Brook no Buster, but can’t Jinx GGG

Callum Rudge
11/09/2016 8:20pm

Callum Rudge reflects on a memorable night as Kell Brook's brave battle to conquer unbeaten middleweight ogre Gennady Golovkin ended in noble failure.

As Kell Brook made his way to the ring on Saturday night, my thoughts turned to Mike Tyson and one of his more famous fights.

While pre-fight some references were being made to Tyson’s shock defeat to Buster Douglas, my thoughts lingered on Michael Spinks.

In short, Kell look terrified and a lot of us were terrified for him. Golovkin, meanwhile, just looked his usual self, smiling and oozing the certainty of yet another impending knock-out victory. Even the national anthems were stark in their differences, ‘God Save The Queen’ seemed tame and gentle compared to the slow but thunderous 'Meniñ Qazaqstanım’ ('My Kazakhstan').

But, once the fight started, we were treated to exactly that, a fight.

Brook immediately took ring centre and engaged with Golovkin, reminding us that even though he isn't a natural middleweight, he is still a world-class boxer in his own right. Golovkin dominated the round and hurt Brook with a left hook but Brook had left his mark, and shown GGG he was no Dominic Wade.

Where Wade fell in round two, Brook came to life, again taking ring centre but peppering Golovkin with head shots, Golovkin had his successes but this was Brook’s round without a doubt.

At the start of round three a left hook broke Brook’s eye socket and, at that point, the dream was over. Sky analyst Paulie Malignaggi, who is quickly becoming the Gary Neville of boxing commentary, diagnosed the injury almost instantly. Brook would continue to have his moments but this injury, coupled with Golovkin’s already heavy advantages in strength and power, meant that at this point, the fight was only going one way.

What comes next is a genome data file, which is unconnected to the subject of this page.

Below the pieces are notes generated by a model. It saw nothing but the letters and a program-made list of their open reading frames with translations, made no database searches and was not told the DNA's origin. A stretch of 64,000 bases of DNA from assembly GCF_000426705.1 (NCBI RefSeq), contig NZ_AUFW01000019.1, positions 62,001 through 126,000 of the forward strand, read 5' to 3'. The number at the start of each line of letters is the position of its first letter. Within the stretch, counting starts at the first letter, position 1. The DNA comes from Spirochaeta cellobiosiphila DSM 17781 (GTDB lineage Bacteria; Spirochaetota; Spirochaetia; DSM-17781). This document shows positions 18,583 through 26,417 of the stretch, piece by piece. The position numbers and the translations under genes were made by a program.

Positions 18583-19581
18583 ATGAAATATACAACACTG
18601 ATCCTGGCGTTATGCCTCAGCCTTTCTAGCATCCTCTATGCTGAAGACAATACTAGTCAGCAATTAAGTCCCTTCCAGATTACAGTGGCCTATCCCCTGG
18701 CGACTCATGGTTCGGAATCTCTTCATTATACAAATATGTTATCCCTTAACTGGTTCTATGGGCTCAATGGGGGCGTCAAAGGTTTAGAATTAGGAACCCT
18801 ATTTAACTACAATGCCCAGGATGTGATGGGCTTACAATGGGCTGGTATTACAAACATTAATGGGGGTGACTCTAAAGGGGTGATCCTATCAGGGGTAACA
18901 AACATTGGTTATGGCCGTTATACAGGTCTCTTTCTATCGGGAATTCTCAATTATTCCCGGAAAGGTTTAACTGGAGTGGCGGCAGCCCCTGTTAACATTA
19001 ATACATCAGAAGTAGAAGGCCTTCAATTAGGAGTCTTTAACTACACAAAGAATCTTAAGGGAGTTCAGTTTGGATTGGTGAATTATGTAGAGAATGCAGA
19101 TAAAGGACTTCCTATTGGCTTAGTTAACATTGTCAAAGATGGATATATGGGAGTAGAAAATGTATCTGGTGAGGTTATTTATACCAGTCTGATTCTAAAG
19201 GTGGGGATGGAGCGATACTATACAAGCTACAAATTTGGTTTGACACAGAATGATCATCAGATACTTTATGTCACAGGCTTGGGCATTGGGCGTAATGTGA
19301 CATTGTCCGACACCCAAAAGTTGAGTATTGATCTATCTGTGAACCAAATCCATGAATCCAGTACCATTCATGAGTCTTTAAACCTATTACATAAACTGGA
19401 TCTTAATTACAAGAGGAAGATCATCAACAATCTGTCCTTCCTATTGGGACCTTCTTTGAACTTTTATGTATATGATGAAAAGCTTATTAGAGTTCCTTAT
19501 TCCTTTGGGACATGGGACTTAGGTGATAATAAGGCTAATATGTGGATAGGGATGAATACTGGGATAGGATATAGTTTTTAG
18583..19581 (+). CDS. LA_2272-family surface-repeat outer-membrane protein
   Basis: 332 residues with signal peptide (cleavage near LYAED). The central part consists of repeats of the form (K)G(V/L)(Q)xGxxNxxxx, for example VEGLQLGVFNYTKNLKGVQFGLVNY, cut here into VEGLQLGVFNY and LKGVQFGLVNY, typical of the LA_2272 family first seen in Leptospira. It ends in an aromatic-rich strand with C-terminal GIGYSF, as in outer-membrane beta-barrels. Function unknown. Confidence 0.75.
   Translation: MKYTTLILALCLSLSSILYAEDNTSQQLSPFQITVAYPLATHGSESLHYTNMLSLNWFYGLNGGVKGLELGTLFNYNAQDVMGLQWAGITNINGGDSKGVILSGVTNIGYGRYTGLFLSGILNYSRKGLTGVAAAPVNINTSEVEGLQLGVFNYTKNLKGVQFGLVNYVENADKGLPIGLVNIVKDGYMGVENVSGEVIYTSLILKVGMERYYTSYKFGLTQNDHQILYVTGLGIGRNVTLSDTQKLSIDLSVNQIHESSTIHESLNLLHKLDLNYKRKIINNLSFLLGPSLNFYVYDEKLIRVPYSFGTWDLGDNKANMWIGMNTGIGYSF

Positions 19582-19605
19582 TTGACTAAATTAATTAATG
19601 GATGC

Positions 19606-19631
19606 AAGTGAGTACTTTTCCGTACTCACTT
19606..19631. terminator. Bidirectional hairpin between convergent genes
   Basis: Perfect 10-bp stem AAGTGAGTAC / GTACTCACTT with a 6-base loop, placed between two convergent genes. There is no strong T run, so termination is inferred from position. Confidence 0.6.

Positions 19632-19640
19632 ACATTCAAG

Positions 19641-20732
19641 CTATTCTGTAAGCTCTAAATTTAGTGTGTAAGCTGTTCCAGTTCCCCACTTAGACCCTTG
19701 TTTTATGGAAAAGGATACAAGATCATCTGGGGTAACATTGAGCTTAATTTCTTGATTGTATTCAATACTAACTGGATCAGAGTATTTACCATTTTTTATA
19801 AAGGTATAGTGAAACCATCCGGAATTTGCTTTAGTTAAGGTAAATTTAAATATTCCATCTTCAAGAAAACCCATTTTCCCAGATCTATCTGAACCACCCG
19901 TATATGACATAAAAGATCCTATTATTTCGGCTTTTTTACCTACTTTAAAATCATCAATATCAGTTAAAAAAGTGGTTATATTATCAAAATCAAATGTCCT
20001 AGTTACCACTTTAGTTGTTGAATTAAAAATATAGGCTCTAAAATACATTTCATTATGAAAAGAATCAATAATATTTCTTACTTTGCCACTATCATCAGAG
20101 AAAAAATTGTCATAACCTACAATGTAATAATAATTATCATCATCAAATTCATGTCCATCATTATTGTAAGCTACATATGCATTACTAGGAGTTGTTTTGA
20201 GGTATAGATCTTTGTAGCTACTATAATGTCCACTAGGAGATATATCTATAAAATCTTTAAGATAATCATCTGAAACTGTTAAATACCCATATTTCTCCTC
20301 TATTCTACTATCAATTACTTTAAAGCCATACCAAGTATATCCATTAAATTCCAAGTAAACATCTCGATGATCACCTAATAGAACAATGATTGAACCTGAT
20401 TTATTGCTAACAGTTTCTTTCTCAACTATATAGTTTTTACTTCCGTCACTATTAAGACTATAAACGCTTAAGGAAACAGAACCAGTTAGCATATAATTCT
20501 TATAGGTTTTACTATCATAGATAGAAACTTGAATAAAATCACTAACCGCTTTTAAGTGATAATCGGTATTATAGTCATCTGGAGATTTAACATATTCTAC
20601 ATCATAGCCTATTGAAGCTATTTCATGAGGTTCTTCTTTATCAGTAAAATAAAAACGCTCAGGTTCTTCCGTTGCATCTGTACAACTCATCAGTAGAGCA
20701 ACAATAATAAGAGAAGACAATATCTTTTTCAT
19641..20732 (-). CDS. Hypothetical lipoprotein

Golovkin started to have his way with Brook at the start of round four but Special K continued to have his successes and while it wasn’t a mini Hagler v Hearns (as suggested by Adam Smith on commentary) it was still a competitive fight and one could argue that Brook at least deserved a share of the fourth.

Then came round five, the only round of the fight truly dominated by one fighter and that fighter was Golovkin. Here was the Golovkin that we’d seen against Daniel Geale and David Lemieux. He was stalking, jabbing and throwing hurtful combinations. He was the monster he had been painted to be and Dominic Ingle knew it. At first glance the stoppage seemed early, Brook had been in the fight until now, but on later reflection Brook had peaked and it was only going to be downhill for him after round five.

For the winner, it was his 23rd consecutive early win and a handsome pay day but not much else. The likes of Canelo Alvarez (lineal champion), Billy Joe Saunders (WBO Titlist) and Chris Eubank (British Champion) won’t have been overly impressed with Golovkin and will feel encouraged in their conviction that he is beatable.

The plaudits from this fight can only go to one man, because even though Brook wasn’t Golovkin’s Buster Douglas, he wasn’t a ‘Jinx’ either.